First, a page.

Socci’s analysis of whether the consecration of Russia by the Holy Father and his bishops has been done as our Mother asked, and why it is of crucial importance to the implementation of Heaven’s plan to convert millions of souls and bring a period of peace, is compelling.

En route, he briefly reviews the history of the Vatican’s “Ostpolitik,” or attempt to establish friendly relations with Russia and other communist countries from Benedict XV to the present. Even Pope Pius XII limited himself to a solemn consecration of “the world” to Mary’s Immaculate Heart. “Ostpolitik” became official Vatican policy in the secret Moscow-Vatican agreement at Metz, France, in 1962. In return for the Soviet agreement that two Russian Orthodox priests might be observers at the Second Vatican Council, John XXIII agreed that the Council would not condemn communism, thereby removing a fundamental moral and social issue from the consideration of the Council Fathers. The Holy See still considers itself bound by that agreement!

John Paul II believed that he could not consecrate Russia as Heaven asked and, like his predecessors, formally consecrated the world to the Immaculate of Heart of Mary in 1984. Socci presents several accounts of Sr. Lucia asserting emphatically that the Blessed Mother asked specifically that Russia, not the world, be consecrated. He questions the accuracy of Tarciscio Cardinal Bertone’s claim that Lucia had asserted that Heaven had accepted such consecrations as fully complying with the request. Such a denial would contradict all that she had said earlier and so emphatically, and the Cardinal has never produced a full account of his two lengthy interviews with her in the years preceding her death, when he had a perfect opportunity to elicit her answers to crucial questions before the Church and the world.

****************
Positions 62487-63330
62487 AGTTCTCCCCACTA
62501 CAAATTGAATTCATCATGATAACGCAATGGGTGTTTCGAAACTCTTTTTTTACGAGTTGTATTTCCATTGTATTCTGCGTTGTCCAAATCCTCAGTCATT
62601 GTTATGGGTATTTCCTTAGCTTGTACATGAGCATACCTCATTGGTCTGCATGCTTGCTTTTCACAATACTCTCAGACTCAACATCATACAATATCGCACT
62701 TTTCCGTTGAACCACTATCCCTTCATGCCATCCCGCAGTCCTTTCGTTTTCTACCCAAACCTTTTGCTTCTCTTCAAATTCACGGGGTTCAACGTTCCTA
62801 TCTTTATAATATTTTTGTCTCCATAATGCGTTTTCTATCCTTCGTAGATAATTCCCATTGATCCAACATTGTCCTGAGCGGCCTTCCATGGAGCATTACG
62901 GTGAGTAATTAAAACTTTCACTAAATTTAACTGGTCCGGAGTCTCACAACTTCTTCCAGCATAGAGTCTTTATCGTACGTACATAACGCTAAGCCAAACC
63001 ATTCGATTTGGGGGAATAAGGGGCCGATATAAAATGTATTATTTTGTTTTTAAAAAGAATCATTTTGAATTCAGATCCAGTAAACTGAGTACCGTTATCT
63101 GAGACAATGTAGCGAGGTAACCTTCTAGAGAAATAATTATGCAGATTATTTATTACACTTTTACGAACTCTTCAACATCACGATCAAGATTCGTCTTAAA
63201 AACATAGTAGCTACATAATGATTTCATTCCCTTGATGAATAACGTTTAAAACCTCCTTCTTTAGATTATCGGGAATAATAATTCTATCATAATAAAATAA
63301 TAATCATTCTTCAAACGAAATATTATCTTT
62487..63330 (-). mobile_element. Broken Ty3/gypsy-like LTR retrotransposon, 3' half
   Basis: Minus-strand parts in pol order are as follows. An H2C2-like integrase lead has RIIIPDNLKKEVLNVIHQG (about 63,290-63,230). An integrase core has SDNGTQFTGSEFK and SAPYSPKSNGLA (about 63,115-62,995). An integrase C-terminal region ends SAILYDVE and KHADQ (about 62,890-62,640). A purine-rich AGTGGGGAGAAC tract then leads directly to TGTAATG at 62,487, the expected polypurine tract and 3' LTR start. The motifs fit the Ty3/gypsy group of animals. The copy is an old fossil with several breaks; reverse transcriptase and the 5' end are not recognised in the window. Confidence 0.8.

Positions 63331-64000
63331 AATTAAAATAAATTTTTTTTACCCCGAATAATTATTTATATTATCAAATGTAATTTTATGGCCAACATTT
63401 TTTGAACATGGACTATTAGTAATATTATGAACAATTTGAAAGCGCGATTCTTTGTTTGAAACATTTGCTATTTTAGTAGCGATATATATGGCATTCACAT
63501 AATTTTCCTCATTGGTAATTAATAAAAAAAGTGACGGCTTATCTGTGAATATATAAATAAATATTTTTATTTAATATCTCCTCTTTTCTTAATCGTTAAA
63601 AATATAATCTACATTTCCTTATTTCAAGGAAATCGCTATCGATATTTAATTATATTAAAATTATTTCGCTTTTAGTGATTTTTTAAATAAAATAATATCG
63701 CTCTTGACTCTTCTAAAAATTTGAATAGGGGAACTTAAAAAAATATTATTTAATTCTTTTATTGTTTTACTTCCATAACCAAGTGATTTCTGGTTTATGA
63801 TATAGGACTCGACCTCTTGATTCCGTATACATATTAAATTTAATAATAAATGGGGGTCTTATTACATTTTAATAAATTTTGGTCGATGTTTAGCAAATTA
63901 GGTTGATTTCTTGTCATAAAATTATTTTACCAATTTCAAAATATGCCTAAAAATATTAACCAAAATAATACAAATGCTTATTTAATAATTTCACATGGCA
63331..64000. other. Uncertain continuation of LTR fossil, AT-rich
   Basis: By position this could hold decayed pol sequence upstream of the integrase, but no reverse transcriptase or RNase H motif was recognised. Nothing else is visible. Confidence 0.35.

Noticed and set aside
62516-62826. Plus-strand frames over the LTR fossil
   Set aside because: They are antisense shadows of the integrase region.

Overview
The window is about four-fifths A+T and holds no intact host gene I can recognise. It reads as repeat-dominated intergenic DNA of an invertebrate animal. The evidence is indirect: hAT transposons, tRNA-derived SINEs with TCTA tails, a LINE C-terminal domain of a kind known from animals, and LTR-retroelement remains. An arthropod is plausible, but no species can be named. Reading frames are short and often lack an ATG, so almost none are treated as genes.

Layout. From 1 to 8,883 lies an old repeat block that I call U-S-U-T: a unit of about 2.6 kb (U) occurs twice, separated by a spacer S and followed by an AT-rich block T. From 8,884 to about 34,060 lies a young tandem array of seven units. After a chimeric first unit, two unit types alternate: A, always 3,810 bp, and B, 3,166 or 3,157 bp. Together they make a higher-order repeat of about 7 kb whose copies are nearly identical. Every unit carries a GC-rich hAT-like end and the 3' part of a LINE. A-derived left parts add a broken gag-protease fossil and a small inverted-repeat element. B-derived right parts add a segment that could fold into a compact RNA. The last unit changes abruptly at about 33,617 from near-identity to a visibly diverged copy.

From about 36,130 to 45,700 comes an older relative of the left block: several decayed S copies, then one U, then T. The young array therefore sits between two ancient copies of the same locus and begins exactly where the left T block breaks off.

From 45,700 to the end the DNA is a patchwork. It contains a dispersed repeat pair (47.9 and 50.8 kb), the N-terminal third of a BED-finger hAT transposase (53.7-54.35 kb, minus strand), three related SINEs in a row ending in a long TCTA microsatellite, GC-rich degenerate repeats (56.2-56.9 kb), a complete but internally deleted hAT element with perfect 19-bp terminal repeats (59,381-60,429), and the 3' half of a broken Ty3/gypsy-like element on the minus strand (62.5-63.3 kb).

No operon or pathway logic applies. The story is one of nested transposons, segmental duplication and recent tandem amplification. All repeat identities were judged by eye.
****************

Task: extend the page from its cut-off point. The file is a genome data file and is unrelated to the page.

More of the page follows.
Socci recounts Sr. Lucia’s statement that the consecration of the world to the Immaculate Heart of Mary by Pius XII in 1942 was accepted by Heaven. Jesus told her that, although it was pleasing to Him, it was not what had been asked for, and therefore Russia would not be converted. However, in response to that consecration, the war would end sooner. Socci notes that 1942 marked a turning point in military fortunes with Nazi defeats in North Africa.

Likewise, Heaven accepted the consecration of the world to the Immaculate Heart of Mary in 1984 by John Paul II, but since it was still not what had been asked for, Russia would not be converted. However, Socci suggests that, in response to that consecration, Russia’s plan to invade Western Europe in 1985 was frustrated by an immense nuclear accident that destroyed the Kremlin’s capability to attack.